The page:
Biodynamics stems from Rudolf Steiner’s system of anthroposophy. It takes a holistic approach to the farm as it seeks to regenerate and invigorate the soil and plants. It includes organic farming practices as well as the use of specific preparations such as manure matured in cow horns. Biodynamics is said to integrate the influence of cosmic rhythms on the earth and favour symbioses between plants, animals, humans and the soil.
Healthy soil for high-quality food
Biodynamics was a precursor to today’s organic farming. In 1924, German farmers and agronomists were concerned by the decline in their crops and in the fertility of their livestock, and thus in the quality of food products. In response, they started looking into anthroposophy, an esoteric school of thought presented as “a path of knowledge, to guide the Spiritual in the human being to the Spiritual in the universe” and turned to its founder Rudolf Steiner (1861-1925) for help. This Austrian philosopher proceeded to give a series of eight lectures, in which he set out the theoretical and practical foundations of a farming practice that later became known as “biodynamics”. Contemplating the idea of the soil and various organisms degenerating, he developed methods aimed at invigorating and healing the soil and plants, and favouring the links between different levels of life.
Biodynamics comprises specific practices revolving around three fundamental principles: designing the farm or the garden as a diversified and autonomous entity, using homeopathic doses of specific preparations, and working the land in accordance with “cosmic rhythms”. Such principles are often considered as beliefs tending toward esotericism. On a practical level, some of these methods are similar to those used in organic farming, such as lengthy crop rotations, moderate soil preparation, mechanical or thermal weed control and the composting of organic matter.
Biodynamic preparations include cow-horn manure prepared by filling cow horns with cow dung and burying them in the ground. These corns serve as ‘antennae’ to capture ‘cosmic forces’. This preparation is thought to stimulate soil life and root growth, as well as to improve crop resistance. Horn silica is also made by filling cow horns, but with finely ground quartz rather than dung, to encourage the growth of flowers and fruit on plants.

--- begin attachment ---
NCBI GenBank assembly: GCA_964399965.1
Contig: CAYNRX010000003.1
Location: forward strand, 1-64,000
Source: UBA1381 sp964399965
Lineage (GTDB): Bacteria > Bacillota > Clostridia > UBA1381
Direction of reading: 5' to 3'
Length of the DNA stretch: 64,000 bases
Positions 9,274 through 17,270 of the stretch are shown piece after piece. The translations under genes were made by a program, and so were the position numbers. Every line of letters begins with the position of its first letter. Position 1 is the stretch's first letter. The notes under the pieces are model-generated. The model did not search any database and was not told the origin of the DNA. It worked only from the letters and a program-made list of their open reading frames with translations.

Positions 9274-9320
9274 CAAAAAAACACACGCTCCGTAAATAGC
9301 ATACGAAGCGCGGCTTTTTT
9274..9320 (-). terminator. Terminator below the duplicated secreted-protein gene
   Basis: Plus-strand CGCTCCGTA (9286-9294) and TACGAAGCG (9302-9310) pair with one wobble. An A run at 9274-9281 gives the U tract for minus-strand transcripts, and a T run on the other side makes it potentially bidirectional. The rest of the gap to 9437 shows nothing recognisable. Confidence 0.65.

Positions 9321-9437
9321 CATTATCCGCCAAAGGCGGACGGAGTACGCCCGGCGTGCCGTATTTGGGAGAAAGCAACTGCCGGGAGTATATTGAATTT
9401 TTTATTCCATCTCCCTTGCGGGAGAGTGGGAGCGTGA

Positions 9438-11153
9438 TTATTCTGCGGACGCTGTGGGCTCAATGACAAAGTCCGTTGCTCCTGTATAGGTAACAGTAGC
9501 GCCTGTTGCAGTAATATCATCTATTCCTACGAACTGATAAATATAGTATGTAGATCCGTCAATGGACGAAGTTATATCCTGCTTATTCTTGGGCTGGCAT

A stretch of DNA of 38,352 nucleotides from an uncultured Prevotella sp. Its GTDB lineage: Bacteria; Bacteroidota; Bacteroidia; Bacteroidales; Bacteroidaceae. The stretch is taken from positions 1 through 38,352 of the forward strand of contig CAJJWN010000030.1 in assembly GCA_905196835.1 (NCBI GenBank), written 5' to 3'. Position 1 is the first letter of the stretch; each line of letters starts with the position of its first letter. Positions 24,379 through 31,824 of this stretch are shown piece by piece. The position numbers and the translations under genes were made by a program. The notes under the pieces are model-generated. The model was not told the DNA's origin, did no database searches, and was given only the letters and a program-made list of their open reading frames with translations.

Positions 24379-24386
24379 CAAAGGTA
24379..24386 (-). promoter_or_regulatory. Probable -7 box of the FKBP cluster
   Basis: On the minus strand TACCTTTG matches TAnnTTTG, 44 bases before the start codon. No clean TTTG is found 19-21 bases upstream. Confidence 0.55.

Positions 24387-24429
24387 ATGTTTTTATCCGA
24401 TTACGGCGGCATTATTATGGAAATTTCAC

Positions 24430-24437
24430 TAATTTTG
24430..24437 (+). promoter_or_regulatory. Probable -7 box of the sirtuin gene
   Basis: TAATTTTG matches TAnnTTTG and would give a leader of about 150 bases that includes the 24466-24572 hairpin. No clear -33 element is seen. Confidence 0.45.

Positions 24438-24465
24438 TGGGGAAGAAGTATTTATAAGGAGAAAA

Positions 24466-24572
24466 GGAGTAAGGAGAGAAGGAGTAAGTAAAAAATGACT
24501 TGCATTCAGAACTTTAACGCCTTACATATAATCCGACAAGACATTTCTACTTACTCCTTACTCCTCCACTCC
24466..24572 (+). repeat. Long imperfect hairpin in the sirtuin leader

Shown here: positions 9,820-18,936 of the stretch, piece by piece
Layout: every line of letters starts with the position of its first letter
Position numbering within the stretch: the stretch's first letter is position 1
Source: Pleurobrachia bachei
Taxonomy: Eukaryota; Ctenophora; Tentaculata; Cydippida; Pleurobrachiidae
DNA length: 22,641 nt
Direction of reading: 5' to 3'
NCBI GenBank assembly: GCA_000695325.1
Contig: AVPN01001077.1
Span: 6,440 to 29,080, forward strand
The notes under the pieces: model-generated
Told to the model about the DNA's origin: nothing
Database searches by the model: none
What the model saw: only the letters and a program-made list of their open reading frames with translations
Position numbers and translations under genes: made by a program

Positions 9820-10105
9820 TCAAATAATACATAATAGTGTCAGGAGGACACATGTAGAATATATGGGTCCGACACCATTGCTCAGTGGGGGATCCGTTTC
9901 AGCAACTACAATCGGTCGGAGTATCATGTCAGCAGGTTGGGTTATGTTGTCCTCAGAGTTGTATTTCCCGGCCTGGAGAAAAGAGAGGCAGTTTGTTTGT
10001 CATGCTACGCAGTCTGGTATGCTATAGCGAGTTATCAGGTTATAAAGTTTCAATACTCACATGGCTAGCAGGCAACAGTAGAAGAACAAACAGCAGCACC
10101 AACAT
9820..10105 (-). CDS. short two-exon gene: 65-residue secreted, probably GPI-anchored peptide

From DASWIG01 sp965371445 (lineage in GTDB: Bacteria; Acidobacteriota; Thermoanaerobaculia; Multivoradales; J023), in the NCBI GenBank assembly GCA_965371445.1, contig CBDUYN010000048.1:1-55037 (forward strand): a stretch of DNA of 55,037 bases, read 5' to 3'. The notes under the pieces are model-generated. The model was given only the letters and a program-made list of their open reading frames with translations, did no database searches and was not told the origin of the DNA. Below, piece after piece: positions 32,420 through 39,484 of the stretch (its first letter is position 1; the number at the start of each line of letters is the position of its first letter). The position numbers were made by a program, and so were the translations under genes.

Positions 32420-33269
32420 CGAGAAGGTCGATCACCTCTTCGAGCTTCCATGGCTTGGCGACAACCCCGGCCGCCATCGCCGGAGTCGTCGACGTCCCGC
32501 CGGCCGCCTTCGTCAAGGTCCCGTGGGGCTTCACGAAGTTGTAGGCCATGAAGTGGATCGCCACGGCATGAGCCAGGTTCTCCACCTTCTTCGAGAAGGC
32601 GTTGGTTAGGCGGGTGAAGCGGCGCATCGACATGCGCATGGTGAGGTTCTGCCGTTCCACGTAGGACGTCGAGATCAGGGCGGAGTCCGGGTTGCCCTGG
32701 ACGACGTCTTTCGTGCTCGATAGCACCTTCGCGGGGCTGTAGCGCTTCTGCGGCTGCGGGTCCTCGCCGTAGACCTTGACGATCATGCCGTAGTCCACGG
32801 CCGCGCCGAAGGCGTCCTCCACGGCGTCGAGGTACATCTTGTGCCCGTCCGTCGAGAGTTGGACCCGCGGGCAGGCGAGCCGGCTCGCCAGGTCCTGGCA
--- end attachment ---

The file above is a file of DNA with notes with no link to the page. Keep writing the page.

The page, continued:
As to the influences of cosmic rhythms on the soil, following on from Rudolph Steiner, several researchers claimed to have observed links with life processes. They went on to draw up a calendar indicating the periods favourable for sowing, planting, tillage, pruning and harvesting, and even for making wine and processing food (bread, cheese, etc.).
Over time, organic farming took on certain aspects of biodynamics, although with a more pragmatic approach, moving away from anthroposophy, discarding any notions not proven in practice, and developing new scientifically proven solutions.
Biodynamics and the Demeter label around the world
Today, biodynamic farming is practised across the world and there are Demeter certified farms in over 50 countries. The Demeter standard ensures farms respect biodynamic practices and guarantees the quality of processed products. In 2018, there were 5350 producers and almost 1500 food wholesalers and processors, with 190 000 hectares of land cultivated across the world.
In a bid to boost sales of food products with Demeter certification, since autumn 2016 two leading supermarket chains in Switzerland have included such products in their range. However, the quantity of food produced under the Demeter Suisse label still exceeds sales. To reduce producers’ food waste and financial losses, this surplus is sold under the less restrictive Bourgeon organic label, or even as a conventional product.